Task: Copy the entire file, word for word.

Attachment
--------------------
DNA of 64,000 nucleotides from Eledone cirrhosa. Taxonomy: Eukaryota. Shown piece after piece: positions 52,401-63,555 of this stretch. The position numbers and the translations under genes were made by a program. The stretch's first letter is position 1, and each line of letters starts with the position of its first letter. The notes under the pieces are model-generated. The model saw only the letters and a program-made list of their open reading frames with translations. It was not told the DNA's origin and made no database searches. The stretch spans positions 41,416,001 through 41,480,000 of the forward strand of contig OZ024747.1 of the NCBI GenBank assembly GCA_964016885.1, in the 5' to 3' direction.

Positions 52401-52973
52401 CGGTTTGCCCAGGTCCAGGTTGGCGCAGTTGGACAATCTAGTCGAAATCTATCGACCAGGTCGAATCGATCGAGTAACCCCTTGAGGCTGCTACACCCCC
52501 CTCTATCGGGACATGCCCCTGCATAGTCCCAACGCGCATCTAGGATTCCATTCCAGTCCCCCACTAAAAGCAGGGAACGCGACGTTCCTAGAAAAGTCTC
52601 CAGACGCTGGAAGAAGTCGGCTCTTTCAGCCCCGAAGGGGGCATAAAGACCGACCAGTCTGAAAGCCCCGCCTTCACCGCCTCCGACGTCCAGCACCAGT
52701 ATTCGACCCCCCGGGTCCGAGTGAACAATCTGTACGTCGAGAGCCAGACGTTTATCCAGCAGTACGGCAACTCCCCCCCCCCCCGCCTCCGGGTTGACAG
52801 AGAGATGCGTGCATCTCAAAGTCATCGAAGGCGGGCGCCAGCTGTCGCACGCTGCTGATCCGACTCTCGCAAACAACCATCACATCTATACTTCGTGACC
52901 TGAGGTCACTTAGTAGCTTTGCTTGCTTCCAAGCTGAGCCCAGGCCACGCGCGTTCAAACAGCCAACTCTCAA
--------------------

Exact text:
DNA of 64,000 nucleotides from Eledone cirrhosa. Taxonomy: Eukaryota. Shown piece after piece: positions 52,401-63,555 of this stretch. The position numbers and the translations under genes were made by a program. The stretch's first letter is position 1, and each line of letters starts with the position of its first letter. The notes under the pieces are model-generated. The model saw only the letters and a program-made list of their open reading frames with translations. It was not told the DNA's origin and made no database searches. The stretch spans positions 41,416,001 through 41,480,000 of the forward strand of contig OZ024747.1 of the NCBI GenBank assembly GCA_964016885.1, in the 5' to 3' direction.

Positions 52401-52973
52401 CGGTTTGCCCAGGTCCAGGTTGGCGCAGTTGGACAATCTAGTCGAAATCTATCGACCAGGTCGAATCGATCGAGTAACCCCTTGAGGCTGCTACACCCCC
52501 CTCTATCGGGACATGCCCCTGCATAGTCCCAACGCGCATCTAGGATTCCATTCCAGTCCCCCACTAAAAGCAGGGAACGCGACGTTCCTAGAAAAGTCTC
52601 CAGACGCTGGAAGAAGTCGGCTCTTTCAGCCCCGAAGGGGGCATAAAGACCGACCAGTCTGAAAGCCCCGCCTTCACCGCCTCCGACGTCCAGCACCAGT
52701 ATTCGACCCCCCGGGTCCGAGTGAACAATCTGTACGTCGAGAGCCAGACGTTTATCCAGCAGTACGGCAACTCCCCCCCCCCCCGCCTCCGGGTTGACAG
52801 AGAGATGCGTGCATCTCAAAGTCATCGAAGGCGGGCGCCAGCTGTCGCACGCTGCTGATCCGACTCTCGCAAACAACCATCACATCTATACTTCGTGACC
52901 TGAGGTCACTTAGTAGCTTTGCTTGCTTCCAAGCTGAGCCCAGGCCACGCGCGTTCAAACAGCCAACTCTCAA